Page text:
Last weekend also led me up to the local BMW dealer -- Hermy’s Tire and Cycle -- in Port Clinton, Pa. The shop is located 60 miles north and west from my desk, at the end of a series of nice roads that wind through horse and agricultural country. You pass through several little towns that are pretty non-descript, until you come Fleetwood, Pa. The focal point in this little urban center is a brick factory rising up next to the very active railroad tracks. This factory was the home of Fleetwood Metal Body, a premier builder of luxury car bodies since 1909, purchased by Fisher in 1925, and integrated with General Motors in 1931. Fleetwood car bodies were used by Bentley, Cadillac, Duesenberg, Lincoln, Mercedes-Benz, Packard, Pierce-Arrow and Rolls Royce.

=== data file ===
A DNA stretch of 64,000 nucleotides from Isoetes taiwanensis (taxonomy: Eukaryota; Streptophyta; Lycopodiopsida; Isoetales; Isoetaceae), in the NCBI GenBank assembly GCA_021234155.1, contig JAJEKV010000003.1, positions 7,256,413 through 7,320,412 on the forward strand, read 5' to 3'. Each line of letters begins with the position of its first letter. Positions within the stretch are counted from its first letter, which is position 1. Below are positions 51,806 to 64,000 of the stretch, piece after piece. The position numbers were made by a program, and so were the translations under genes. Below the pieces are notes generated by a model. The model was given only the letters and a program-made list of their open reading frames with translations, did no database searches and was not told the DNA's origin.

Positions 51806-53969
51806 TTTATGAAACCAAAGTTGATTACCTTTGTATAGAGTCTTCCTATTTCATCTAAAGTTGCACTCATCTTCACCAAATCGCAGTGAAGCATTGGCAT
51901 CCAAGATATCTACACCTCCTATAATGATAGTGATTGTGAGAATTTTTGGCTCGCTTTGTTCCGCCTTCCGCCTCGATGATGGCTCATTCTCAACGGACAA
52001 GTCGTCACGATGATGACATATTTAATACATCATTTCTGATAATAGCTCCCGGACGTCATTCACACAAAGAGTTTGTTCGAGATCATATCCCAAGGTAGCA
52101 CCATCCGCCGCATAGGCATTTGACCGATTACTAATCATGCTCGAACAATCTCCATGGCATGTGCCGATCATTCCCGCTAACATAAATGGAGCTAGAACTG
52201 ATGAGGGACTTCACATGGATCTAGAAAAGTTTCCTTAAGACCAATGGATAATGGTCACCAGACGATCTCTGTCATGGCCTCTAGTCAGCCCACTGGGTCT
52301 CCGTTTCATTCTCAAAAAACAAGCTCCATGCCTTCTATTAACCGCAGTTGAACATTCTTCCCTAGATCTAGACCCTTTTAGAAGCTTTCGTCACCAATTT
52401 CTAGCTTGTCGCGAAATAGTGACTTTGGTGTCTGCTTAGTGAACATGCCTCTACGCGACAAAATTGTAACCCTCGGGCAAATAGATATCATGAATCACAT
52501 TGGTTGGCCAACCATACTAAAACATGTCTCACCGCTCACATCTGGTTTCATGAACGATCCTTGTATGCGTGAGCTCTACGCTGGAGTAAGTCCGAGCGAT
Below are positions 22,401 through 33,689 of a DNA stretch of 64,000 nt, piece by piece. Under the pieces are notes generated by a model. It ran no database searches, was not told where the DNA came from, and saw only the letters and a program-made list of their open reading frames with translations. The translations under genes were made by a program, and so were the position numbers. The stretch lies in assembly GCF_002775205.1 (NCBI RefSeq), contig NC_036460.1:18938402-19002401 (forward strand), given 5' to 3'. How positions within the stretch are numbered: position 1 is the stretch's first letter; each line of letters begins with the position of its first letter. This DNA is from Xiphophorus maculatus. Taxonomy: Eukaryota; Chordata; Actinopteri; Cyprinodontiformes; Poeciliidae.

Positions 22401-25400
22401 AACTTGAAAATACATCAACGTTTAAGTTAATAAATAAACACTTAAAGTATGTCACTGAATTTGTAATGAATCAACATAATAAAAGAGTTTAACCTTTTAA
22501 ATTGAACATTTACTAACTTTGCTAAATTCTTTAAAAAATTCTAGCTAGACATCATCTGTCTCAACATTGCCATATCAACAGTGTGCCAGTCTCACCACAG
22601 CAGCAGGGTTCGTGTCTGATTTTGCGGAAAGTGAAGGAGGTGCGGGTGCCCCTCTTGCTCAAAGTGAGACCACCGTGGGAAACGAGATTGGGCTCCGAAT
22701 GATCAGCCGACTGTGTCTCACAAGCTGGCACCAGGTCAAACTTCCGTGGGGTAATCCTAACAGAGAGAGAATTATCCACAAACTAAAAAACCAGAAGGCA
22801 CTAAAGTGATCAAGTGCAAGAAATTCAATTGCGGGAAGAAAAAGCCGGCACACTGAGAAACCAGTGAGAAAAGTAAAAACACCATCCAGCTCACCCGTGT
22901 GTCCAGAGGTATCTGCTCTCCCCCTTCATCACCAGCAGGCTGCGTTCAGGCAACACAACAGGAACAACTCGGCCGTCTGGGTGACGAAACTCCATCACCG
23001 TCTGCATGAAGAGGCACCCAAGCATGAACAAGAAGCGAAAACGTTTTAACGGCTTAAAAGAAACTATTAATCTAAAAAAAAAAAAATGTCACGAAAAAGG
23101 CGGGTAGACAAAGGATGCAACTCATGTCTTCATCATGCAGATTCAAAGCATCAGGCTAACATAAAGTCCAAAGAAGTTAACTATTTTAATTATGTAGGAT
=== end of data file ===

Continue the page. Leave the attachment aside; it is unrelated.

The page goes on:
Main Street in Fleetwood, Pa. Note mural painted on corner building.
(Photo courtesy of Wikipedia -- Click to enlarge)

A trip to Hermy’s is like dropping in on a relative you really like. Donuts and coffee are within easy reach, and glass counters -- like the kind you’d find in a jewelers -- display stuff ranging from marque watches and key chains to the coolest stuff dejour. Yet it cannot be denied that the hottest things in the shop are the BMW’s and Triumphs parked on the showroom floor. The new K1300GT called out to me as I walked in the door.

“Hey you, Fatass,” it said.

“I beg your pardon,” I replied, looking around for the source of the voice.

“You heard me. Over here.”

The K1300GT looks like sex on Metzler tires. The machine is a lot more compressed-looking than its counterpart in the “R” bikes. In fact, it looks like a comet waiting for ignition.